The operating system is a critical component of the connected product. It has a direct bearing on the capabilities of the system: from performing complex tasks in real-time to ensuring security, the OS is at the core of all functions. And choosing the OS involves making trade-offs across a large number of dimensions, with implementation options ranging from bare-metal (no OS at all!) to a full-fledged Linux distribution.
Linux is the most popular OS in embedded devices. According to IoT Developer Survey 2017, 81.5% of developer respondents use Linux over any other OS.
And the community continues to grow. Year over year, Linux has grown as the operating system of choice for IoT devices (73.1% in 2016 and 81.5% in 2017).
There is no doubt Linux benefits from the strong developer community and from being “free,” but it is useful to break the Linux distributions down to understand this further.
A Linux distribution (or “distro”) includes not just the kernel but also related tools and (often) package management software that help use and maintain the distribution. Hundreds of distributions exist. So it is interesting that according to IoT Developer Survey 2017, the two most popular Linux distros for connected products are Raspbian and Ubuntu.
Here’s a brief intro to some of the popular Linux distributions:
This OS no doubt owes its popularity to the extremely affordable and open Raspberry Pi development platform. It is a Debian-based distro with a robust package management system and a strong developer community. However, it’s not an RTOS; it is more of a general-purpose OS.
This is another Debian-based distro with similar advantages. Ubuntu started as an OS for PCs but has also released Ubuntu Core to target the IoT space with a focus on security and the concept of snaps (tightly managed apps/packages) to simplify deployments.
This OS needs no introduction thanks to its popularity for mobile devices. But the OS can also be adapted to suit connected products. Such use generally makes sense for devices with displays but it could just as easily be used for headless devices to simply take advantage of the robust platform.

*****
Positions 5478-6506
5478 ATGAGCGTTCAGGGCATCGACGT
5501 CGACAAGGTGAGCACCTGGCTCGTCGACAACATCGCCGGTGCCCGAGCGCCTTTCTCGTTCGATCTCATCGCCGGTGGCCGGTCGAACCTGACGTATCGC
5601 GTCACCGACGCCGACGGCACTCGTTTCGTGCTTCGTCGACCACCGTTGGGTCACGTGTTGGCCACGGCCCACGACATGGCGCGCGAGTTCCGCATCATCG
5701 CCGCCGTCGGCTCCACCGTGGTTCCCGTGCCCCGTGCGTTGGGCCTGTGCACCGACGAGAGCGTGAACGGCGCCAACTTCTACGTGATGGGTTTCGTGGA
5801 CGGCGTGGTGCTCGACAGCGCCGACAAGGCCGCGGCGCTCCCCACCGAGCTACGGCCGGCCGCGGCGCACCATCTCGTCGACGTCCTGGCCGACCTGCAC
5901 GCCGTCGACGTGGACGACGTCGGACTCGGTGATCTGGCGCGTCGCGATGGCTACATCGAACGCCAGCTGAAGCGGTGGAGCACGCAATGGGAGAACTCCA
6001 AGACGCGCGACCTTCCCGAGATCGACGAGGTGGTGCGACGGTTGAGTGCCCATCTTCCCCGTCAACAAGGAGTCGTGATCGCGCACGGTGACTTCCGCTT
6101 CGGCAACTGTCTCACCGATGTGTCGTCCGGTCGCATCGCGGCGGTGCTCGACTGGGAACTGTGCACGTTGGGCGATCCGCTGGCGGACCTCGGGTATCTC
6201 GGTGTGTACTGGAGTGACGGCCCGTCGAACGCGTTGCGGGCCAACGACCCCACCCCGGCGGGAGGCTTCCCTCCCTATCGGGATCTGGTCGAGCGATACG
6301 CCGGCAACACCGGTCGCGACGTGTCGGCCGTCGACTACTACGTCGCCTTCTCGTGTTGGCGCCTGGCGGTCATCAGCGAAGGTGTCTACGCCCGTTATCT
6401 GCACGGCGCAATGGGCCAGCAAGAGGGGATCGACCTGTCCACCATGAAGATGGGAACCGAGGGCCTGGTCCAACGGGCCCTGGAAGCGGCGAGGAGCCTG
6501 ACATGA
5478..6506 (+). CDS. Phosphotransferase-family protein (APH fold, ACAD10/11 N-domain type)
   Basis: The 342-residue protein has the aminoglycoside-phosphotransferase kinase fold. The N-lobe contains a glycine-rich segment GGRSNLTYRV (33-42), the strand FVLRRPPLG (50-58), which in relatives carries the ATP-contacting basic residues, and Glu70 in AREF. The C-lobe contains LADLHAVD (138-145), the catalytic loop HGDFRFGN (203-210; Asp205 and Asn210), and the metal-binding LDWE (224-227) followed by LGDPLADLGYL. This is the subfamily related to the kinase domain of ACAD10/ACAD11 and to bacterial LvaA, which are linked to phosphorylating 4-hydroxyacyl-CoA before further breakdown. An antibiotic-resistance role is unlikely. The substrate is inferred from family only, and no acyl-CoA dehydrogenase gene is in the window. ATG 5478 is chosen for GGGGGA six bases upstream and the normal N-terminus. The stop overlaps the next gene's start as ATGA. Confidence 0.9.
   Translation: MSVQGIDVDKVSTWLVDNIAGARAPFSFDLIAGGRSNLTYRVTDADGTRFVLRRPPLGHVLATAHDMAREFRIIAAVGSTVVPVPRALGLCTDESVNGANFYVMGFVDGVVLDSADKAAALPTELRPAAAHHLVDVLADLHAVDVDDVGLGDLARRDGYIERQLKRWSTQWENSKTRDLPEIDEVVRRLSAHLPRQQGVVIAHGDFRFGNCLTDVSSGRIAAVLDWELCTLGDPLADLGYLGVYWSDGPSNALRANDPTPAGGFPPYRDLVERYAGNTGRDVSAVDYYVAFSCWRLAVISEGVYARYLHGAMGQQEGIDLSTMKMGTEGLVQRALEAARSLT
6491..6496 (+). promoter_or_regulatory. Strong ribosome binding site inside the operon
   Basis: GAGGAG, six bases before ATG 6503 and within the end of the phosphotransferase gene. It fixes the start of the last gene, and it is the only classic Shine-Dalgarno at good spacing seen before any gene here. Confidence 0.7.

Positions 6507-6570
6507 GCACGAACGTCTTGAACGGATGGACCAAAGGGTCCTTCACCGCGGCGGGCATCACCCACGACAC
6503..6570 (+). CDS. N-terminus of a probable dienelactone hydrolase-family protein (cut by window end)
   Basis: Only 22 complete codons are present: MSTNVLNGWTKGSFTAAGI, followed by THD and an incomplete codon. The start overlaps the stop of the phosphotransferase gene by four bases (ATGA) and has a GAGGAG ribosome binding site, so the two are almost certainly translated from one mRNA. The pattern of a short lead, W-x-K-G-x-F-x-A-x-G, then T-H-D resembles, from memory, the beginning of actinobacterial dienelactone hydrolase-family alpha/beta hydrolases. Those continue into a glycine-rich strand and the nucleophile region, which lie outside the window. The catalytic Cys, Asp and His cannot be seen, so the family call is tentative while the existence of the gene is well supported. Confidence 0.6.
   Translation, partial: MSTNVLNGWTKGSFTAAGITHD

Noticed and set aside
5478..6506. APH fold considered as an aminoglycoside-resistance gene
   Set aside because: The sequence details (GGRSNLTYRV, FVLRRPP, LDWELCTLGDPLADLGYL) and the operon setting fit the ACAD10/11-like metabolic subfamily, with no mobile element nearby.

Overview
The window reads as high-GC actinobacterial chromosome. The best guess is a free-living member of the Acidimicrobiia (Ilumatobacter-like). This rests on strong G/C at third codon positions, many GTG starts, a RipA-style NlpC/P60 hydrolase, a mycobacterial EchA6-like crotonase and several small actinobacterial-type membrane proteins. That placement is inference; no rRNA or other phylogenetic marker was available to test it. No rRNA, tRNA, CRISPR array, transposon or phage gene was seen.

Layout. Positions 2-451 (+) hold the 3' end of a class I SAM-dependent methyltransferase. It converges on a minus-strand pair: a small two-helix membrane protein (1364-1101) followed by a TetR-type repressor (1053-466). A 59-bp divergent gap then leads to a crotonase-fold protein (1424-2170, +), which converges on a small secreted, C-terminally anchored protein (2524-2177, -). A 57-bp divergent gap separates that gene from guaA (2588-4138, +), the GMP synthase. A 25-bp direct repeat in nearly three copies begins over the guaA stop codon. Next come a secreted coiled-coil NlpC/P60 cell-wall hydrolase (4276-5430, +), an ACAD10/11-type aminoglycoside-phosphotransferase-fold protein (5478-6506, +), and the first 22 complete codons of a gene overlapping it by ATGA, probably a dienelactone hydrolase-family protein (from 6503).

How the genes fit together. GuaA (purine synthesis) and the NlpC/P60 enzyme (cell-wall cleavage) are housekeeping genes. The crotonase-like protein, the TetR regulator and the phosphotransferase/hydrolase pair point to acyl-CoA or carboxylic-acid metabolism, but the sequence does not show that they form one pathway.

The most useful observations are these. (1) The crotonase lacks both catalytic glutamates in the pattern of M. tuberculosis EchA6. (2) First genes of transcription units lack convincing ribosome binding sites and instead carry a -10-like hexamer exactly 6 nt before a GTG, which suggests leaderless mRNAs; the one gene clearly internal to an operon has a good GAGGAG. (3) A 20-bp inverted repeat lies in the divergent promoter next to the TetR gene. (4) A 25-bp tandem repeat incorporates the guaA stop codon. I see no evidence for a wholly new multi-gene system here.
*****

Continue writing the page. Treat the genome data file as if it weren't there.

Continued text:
Things is different from Android. It evolved from Google’s Brillo project and is intended for (relatively) memory-constrained IoT devices. It’s main advantage is the Google ecosystem and the ability to leverage Android APIs and tools.
Strictly speaking, the Yocto Project is not a distro. It provides a framework with which you can create your own! But it is quite popular in the developer community for that very reason - it allows you to create your own custom Linux build for your environment. This includes creating your own toolchain and even picking your own preferred package manager.
OpenWrt started as an OS for routers but thanks to support for a wide range of connectivity and networking options and the ability to operate on fairly constrained embedded devices, it has become quite popular for connected products in general.
When choosing an OS, some considerations are understood well as they are immediately felt. Some examples:
- License and access to source code : a “free” OS reduces upfront costs on the project and an open source OS has many advantages, including easier customization (it is useful to note that an OS with a license cost may also come with full source code).
- Footprint : depending on the available memory (flash/RAM) on the connected product, the OS may be severely constrained - in such cases, having a lightweight OS may be the only option, or in any case, will help optimize available resources.
- Real-time behavior : simply put, this is a measure of how consistently the OS performs. Not every connected product needs a hard real-time OS - typical products do not need deterministic behavior. This characteristic is often conflated with responsiveness to the user. However, a properly designed system running a non-real-time OS is perfectly capable of being responsive to the user.
- Security : this is a wide-ranging area dealing with facets such as least privilege and secure storage. It is essential to choose an OS that allows for the appropriate level of protection and monitoring/detection for the product.
- Hardware support : this is fairly self-explanatory - the OS needs to be stable and efficient in supporting the hardware it runs on (including peripherals). Often connected products provide support for external connections (e.g. via USB) - this places greater demands on the OS.
- Support : you are often on your own with “free” distros, which means you need to keep track of kernel updates, patches (e.g. the recent WiFi KRACK problem) and higher costs later in the lifecycle.
- Extensions (e.g. adding new functionality) : an OS with a strong package manager to deploy securely from the cloud makes this easier (e.g. Ubuntu core)
- Connectivity : many connected products are headless, which makes it difficult for the average user to bring online. Often connectivity is an after-thought. For example, an OS may not support simultaneous SoftAP and client modes, which results in a sub-optimal user experience.
At Cirrent, we work with a wide variety of companies that make all types of connected products. We have worked with most operating systems, including most Linux distributions, so we have been side by side with our customers as they've evaluated different distributions. Because of the breadth of distributions, we've built the Cirrent Agent to be compatible with all of the popular Linux distributions so companies can ZipKey enable their products independent of the OS or Linux distribution. You can learn more in our knowledge center or contact us for more information.